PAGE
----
Yes, we are going to need to establish some international law about exploiting resources located off the planet. The concept of who "owns" an asteroid is not easily decided. Is it the country of origin of the astronomer who first discovered it, or the science team that first remotely determined it had unusual density, or the country that first sent a spacecraft to fly by at close distance, or the country that first lands on it, or the country that first returns a scientific sample, or does it remain available for any country to take as much as they can manage to take back to Earth? And, who is going to enforce that law, and how?The rumors are that the calculated density (and that is very hard to figure out exactly) is very close to the density of Gold. It this thing turns out to be an actual huge chunk of Gold, I fear a huge race to grab as much of this (or remotely claim it as theirs) as possible. I fear a huge human folly powered by greed. Even if it isn't Gold, it could have other very valuable metals, again triggering greed. Well, we'll all know in time. Oh, BTW. The thing is 500,000,000 miles away. Not very close at all, between Mars, and Jupiter.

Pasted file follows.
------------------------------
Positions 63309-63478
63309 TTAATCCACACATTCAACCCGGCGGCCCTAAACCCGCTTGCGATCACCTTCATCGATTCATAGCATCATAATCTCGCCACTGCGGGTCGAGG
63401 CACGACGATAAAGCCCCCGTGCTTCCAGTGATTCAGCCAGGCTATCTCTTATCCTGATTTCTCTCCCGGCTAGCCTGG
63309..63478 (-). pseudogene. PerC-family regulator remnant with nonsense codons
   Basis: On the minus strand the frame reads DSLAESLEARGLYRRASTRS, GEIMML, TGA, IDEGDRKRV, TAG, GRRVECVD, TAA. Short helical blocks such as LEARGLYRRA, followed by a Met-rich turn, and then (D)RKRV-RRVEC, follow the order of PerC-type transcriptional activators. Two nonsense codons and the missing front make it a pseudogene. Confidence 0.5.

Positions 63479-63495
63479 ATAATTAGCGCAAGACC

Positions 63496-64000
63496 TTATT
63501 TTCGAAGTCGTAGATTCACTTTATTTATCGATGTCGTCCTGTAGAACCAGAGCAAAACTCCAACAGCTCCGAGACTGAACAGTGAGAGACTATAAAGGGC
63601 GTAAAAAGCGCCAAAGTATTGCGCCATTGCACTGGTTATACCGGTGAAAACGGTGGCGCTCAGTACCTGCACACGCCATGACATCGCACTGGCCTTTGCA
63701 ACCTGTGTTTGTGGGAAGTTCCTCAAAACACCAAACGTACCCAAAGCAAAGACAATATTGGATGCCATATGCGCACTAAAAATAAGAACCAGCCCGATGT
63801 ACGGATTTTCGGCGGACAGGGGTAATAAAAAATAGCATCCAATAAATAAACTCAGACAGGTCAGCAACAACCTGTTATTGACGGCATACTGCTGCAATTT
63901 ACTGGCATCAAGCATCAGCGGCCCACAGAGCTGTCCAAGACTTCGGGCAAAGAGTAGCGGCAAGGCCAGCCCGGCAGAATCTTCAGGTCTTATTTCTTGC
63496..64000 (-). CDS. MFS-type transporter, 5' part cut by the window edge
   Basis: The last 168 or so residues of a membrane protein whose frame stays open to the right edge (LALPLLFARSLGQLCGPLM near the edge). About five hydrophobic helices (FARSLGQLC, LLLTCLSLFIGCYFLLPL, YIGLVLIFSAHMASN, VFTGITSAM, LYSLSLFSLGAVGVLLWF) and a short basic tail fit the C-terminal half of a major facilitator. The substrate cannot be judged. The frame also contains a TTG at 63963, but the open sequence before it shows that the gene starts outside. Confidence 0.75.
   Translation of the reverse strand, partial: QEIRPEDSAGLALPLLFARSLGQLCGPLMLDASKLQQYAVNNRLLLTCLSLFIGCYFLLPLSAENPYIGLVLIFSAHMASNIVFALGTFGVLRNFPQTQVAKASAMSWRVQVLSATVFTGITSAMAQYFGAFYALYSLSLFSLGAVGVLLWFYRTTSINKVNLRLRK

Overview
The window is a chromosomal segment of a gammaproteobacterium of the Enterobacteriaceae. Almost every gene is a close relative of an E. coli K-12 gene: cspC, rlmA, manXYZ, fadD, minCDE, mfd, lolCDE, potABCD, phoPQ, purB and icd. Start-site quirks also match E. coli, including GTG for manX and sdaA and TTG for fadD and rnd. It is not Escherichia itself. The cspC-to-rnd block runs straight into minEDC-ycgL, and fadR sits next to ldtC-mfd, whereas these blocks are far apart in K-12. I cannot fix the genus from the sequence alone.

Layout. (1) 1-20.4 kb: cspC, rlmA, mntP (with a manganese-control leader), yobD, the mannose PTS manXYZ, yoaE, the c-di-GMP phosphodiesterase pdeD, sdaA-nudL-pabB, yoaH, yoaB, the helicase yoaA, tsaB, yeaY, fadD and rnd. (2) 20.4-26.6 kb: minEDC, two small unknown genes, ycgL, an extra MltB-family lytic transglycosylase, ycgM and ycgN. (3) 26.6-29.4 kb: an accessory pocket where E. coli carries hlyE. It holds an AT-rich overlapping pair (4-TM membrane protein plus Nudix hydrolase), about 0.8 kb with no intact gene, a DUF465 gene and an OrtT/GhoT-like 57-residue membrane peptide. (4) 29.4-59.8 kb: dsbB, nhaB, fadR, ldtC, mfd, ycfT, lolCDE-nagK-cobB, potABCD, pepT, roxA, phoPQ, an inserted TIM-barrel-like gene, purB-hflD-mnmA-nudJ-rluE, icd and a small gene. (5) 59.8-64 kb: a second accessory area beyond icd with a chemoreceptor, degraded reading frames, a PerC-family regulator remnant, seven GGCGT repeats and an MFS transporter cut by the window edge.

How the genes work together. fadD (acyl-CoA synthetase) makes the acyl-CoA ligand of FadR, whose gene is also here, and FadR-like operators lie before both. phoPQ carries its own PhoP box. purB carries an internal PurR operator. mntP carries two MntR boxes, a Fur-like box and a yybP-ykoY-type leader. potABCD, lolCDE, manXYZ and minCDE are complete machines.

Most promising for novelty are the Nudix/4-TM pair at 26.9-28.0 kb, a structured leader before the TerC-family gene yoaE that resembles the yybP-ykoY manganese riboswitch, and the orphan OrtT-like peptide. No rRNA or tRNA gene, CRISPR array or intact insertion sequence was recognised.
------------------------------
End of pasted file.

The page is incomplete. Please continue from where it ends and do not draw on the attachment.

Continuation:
To me, it is not rational for one country to be able to lay claim to a whole asteroid or moon or planet or star. At least, not to one that it cannot actually move as a whole object to bring it to Earth or a mining base that is off-Earth.
But, from a financial perspective, if it is only economical to develop and execute a mining operation when most of the material gets extracted in order to make a profit, having 2 competing entities working to acquire the same asteroid's resources could doom both to financial insolvency.
Actual cooperation is what is needed. With enough cooperation, laws really aren't needed. But, our species seems to have a short supply of cooperative urges.